Air Masses Interact to produce weather
Weather can change quickly when air masses with different physical properties meet.
Boundary between air masses that differ in temxpperature and moisture is called a FRONT
The boundary along which a mass of warmer, moister air replaces mass of colder, drier air is
termed a warm front.
o Some of the warm, moist air behind a warm front rises over the cold air mass then cools
and condenses to form clouds that may produce a light rain (page 390)
A cold front is the boundary along which a colder, drier air mass displaces a warm, moister air
mass. The colder air, being denser, tends to wedge beneath warmer air
o The warmer air rises, expands and cools to form clouds that can produce thunderstord
o Once a cold front passes through, the sky clears and temperature and humidity drop.
Air masses may differ in atmospheric pressure
o A high-pressure system contains air that moves outward away from a centre of high
pressure as it descends.
Bring fair weather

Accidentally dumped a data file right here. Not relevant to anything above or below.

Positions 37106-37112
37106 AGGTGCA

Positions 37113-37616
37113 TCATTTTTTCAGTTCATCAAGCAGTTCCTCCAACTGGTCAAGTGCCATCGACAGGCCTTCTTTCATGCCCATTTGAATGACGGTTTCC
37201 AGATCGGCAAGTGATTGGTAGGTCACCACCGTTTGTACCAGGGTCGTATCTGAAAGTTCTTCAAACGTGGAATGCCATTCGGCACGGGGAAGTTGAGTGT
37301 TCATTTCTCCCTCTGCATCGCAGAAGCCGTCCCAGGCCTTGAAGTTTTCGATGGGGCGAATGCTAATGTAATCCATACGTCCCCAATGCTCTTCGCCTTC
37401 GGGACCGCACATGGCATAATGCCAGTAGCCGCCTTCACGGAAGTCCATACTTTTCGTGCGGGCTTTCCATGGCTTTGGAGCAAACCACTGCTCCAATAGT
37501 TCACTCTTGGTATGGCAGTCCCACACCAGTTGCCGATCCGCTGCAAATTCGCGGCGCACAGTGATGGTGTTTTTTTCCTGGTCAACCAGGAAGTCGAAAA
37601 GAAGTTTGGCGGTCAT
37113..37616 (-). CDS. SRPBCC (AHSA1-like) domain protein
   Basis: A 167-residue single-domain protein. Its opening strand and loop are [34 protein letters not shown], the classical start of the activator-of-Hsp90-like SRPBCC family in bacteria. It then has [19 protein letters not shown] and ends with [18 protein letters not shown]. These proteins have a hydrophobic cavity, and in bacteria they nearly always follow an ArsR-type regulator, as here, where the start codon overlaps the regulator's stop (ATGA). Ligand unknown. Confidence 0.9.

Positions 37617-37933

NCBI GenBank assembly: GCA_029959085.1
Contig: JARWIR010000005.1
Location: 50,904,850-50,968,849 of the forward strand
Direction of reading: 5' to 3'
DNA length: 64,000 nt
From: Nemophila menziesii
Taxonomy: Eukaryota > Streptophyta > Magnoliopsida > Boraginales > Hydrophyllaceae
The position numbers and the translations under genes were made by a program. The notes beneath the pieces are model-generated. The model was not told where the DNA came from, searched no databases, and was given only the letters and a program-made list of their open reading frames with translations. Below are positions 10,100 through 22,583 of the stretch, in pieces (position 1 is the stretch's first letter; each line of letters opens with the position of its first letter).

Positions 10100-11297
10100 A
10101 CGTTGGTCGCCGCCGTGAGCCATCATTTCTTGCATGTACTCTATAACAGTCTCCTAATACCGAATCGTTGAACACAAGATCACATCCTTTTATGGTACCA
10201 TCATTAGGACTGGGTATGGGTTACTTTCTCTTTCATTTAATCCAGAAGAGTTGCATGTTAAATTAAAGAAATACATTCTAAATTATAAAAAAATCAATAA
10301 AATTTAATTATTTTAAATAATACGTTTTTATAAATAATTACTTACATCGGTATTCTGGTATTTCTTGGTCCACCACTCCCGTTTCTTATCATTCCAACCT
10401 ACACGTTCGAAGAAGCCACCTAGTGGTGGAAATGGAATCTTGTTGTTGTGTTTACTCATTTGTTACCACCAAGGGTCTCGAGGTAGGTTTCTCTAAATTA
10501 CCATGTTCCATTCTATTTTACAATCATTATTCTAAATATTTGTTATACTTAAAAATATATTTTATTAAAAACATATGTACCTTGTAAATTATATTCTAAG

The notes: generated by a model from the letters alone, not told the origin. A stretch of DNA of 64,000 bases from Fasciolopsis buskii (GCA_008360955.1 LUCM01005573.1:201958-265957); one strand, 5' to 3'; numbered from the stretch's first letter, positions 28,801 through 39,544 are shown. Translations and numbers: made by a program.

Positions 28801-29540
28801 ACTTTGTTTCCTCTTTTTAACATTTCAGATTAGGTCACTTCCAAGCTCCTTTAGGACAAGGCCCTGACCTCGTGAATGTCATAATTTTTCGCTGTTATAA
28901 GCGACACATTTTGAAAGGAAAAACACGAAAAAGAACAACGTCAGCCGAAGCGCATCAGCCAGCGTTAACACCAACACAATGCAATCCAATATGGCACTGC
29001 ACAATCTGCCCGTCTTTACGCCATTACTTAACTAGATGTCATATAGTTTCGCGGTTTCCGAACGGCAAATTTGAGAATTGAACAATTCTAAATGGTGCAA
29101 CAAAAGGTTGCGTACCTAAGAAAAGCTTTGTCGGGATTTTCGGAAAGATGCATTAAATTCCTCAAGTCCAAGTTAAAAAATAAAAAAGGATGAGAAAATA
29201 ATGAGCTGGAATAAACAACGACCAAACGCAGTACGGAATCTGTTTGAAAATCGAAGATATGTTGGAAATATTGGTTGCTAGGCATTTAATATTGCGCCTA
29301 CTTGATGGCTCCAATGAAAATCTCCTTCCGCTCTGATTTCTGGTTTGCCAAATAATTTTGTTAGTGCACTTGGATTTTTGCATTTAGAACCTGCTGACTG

o In a low-pressure system , air moves toward the low atmospheric pressure at the centre
of the system and spirals upward.
Air expands and cools and clouds and precipitation result
Air in the troposphere decreases in temperature as altitude increases. o Ocassionally, there is a layer of cool air beneath a layer of warmer air called
temperature inversion or thermal inversion
The cooler air at the bottom of the inversion layer is denser than the warmer air
so it doesn’t mix
One type of inversion occurs in mountain valleys where slopes block morning
sunlight, keeping ground level air within the valley shaded and cool.
Vertical mixing allows air pollution to be diluted upward but thermal inversions trap pollutants
near the ground.
Large-Scale Circulation Systems produce global climate patterns
At larger geographic scales, consecutive air currents contribute to broad climatical patterns.
Near the equator, solar radiation sets in motion a pair of convective cells known as Hadley cells
o Sunlight is most intense here
Surface air warms, rises and expands.
As it does so, it releases moisture producing the heavy rainfall that gives
rise to tropical rainforests near the equator.
o After releasing most of its moisture, this air diverges and moves
in currents heading north and south.
o The air in these currents cools and descend back to earth at
about 30’ Latitude north and south
Descending air has low relative humidity so these
regions are quite arid (like deserts)
Ferrel Cells and Polar Cells, lift air and create precipitation around 60’ latitude north and south